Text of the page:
There's still another "Other Side" that I yearn for, Roy. You know, the one with everything all ages came to look for just across the street or down the block from where they parked for free at the curb.
Now, let me see if I can recall my favorites: Miller Brothers, Lovemans (especially Miss Gertrude's Tea Room), S&W Cafeteria, Sears & Roebuck, J.C. Penny's, the Pickle Barrel, Orange Julius, F. W. Woolworth's, McClellans, W.T. Grant's, Hy's Minute Car Wash, Kay Jewelers, Shoe Renewery, Bijou Theatre (as well as the State, Capitol, and Rialto), Krystal, Koblentz, Moore & King Pharmacy, The Leader, Lansford's Piano and Music, Fowler Brothers, a hat shop, at least two dress shops, a leather goods shop, a furrier and others my mind's eye can see but I do not remember the names. And every one of these except Krystal and Lansford's fronted on Market and/or Broad between the river and 11th Street.
I omitted all the businesses since no one went to town without either reporting for work or conducting their banking, legal, vehicle or other business or visiting with a friend or relative.
How I miss the real Chattanooga. You know, the one with the red, black and white birdhouse or barn roof with "See Rock City" painted on the top. The one where a murder was an unusual event taking up the full front-page and continued inside in the local paper, and killing a police officer was unheard of. Today I cannot drive through town alone without the fear of being hijacked or shot, and certainly do not dare to get out of my car anywhere in the city proper or especially in a parking garage. It is scary enough after driving 30 miles or more to a shopping center and have to park in the paved acreage full of vehicles within walking distance of the mall to shop.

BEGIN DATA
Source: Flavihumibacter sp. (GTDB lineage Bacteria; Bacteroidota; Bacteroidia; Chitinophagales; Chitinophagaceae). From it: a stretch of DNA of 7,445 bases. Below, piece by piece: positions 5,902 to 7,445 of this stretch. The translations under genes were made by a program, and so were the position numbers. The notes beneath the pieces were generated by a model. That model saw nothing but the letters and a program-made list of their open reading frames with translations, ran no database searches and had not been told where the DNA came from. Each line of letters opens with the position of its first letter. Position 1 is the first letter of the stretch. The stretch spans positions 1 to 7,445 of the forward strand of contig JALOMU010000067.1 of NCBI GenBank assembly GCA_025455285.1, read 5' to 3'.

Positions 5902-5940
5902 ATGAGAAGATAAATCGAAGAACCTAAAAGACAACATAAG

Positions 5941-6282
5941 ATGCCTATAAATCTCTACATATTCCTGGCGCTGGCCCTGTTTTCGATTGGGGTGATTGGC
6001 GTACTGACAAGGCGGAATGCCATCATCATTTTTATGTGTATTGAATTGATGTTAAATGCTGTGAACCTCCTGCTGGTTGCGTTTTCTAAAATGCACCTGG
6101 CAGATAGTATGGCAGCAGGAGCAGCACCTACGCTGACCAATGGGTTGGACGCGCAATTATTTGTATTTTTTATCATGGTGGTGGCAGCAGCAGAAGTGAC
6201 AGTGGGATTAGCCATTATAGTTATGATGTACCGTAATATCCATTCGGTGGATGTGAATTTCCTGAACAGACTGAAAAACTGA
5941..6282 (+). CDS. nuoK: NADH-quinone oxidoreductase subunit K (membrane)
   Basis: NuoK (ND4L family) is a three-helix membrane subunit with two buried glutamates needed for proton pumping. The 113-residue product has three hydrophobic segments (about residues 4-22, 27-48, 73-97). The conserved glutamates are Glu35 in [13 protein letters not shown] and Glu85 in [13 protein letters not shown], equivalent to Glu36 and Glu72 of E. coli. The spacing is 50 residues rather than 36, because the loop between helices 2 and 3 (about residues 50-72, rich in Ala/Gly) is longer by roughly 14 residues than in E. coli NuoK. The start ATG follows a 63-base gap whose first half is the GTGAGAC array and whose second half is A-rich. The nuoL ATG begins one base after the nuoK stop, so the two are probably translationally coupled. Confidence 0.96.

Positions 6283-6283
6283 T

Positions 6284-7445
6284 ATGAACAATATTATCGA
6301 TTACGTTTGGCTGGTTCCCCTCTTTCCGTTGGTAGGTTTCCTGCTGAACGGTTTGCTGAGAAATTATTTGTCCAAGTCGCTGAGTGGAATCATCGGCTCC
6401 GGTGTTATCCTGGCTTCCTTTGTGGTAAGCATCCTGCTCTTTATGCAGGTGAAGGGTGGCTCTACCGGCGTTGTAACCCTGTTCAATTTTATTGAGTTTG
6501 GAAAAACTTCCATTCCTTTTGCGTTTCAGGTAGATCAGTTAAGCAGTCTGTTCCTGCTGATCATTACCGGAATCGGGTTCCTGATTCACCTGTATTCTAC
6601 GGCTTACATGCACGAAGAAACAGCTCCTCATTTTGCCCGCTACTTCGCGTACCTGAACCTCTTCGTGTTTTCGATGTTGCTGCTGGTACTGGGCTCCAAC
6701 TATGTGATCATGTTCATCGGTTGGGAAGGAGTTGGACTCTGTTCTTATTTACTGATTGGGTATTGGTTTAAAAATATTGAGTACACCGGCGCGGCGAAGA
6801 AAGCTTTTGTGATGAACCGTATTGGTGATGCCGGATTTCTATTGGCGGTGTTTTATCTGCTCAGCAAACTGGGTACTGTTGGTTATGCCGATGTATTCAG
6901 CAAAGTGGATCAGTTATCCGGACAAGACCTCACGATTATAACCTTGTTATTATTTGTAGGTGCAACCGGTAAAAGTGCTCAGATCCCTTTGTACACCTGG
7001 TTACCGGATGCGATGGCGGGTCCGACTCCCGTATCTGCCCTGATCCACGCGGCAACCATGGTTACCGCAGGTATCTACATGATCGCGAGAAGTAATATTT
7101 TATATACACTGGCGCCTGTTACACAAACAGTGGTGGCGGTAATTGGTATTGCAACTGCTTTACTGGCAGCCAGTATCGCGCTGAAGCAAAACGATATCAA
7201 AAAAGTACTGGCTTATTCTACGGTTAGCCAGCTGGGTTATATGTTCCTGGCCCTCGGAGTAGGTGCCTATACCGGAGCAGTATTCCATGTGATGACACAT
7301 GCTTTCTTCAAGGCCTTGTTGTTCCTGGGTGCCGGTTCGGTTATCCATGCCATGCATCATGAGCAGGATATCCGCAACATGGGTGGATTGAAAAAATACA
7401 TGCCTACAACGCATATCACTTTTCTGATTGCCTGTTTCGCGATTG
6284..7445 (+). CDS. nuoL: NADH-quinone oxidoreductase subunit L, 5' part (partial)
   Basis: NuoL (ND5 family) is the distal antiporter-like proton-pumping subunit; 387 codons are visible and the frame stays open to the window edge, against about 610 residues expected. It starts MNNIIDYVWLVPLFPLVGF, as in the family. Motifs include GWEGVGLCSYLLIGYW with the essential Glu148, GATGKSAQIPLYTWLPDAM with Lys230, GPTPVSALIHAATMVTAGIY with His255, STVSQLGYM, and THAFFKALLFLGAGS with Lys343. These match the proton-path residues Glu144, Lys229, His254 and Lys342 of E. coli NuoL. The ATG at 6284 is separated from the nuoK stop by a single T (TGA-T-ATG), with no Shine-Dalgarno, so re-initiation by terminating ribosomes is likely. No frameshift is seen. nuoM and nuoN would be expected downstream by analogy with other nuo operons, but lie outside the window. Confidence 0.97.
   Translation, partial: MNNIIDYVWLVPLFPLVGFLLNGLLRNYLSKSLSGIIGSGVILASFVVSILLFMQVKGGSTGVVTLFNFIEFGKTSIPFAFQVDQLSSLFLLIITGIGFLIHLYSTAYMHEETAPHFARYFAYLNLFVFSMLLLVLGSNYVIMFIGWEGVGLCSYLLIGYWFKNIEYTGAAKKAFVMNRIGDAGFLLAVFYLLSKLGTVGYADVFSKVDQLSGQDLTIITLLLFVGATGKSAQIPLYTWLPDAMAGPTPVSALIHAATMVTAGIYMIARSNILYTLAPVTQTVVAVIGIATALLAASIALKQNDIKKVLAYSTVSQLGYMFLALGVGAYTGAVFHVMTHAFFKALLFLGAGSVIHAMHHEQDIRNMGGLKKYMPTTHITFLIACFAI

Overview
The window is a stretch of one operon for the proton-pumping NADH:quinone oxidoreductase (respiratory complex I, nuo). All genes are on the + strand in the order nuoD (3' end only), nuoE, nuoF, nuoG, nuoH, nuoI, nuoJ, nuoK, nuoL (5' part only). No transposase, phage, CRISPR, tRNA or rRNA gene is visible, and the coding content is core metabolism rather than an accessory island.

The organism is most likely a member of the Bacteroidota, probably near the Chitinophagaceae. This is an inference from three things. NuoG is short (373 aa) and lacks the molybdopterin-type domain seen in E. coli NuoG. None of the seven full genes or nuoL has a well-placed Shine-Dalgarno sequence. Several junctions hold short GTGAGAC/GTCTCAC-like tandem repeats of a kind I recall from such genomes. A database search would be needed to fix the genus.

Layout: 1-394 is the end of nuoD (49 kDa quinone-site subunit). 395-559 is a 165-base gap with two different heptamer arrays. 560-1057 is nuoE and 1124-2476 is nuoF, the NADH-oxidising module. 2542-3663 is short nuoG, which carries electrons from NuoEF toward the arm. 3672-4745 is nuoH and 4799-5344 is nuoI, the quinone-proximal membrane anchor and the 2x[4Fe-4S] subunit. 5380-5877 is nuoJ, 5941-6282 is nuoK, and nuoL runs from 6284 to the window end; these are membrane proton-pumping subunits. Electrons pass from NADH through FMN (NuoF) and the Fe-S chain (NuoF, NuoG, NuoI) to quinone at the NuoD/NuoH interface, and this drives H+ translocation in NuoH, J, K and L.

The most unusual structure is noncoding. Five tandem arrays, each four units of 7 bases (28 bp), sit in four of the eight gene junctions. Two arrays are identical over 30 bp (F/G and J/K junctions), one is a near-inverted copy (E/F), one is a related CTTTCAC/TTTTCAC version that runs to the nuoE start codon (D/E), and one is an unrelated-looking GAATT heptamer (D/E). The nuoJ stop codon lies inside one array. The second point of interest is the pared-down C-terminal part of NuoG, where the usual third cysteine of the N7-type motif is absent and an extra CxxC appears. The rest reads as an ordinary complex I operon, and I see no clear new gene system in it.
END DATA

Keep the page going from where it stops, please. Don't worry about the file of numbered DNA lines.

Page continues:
To me, the Scenic City of the South has been bulldozed, paved over, covered up or shielded, extended to the heavens, run out of town, taken over by the city, or redesigned to look more like a foreign country, But it certainly has been destroyed except for that part still visible that God built. And we the taxpaying public cannot find a safe and convenient place to view that without having to part with a day's pay to park or slow down and creep across one of the bridges or park along the freeway or on private property while dodging all the bikers, runners, street closings and tourists, especially to view Our River and Our Mountains.
What a shame.
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Charlotte, I too miss the Chattanooga of my childhood.
The hat store you referred to was Wormser Hats. It was next door to the Russell Stover candy store.
Also downtown was the Planter's Peanut Store where Mr. Peanut would put some roasted peanuts in your hand. The wonderful smell of roasted nuts world draw you to the store.
We had at least three car dealers in the core area: Newton Chevrolet, Furlow-Cate Ford and Lawrence-Doster Motors where I took my driver's training classes.
On Market Street was Peacock Jewelers, Dayle May Jewelers, Siniago and Campbell Men's Tailors, T.H. Payne's Office Furnishings - which also has a great book store, the Boy's & Young Men's Shop, Gateway News, Uncle Herman's Shoes, Pickett's Lady's Wear and Ira Triver's Men's Store.
Way back in the early 50's there was the most wonderful toy store for a boy imaginable-the Hobby Shop. On East Eighth, between Cherry and Walnut, the little store with the big window was full of model cars and boats and airplanes, some displayed hanging by cords.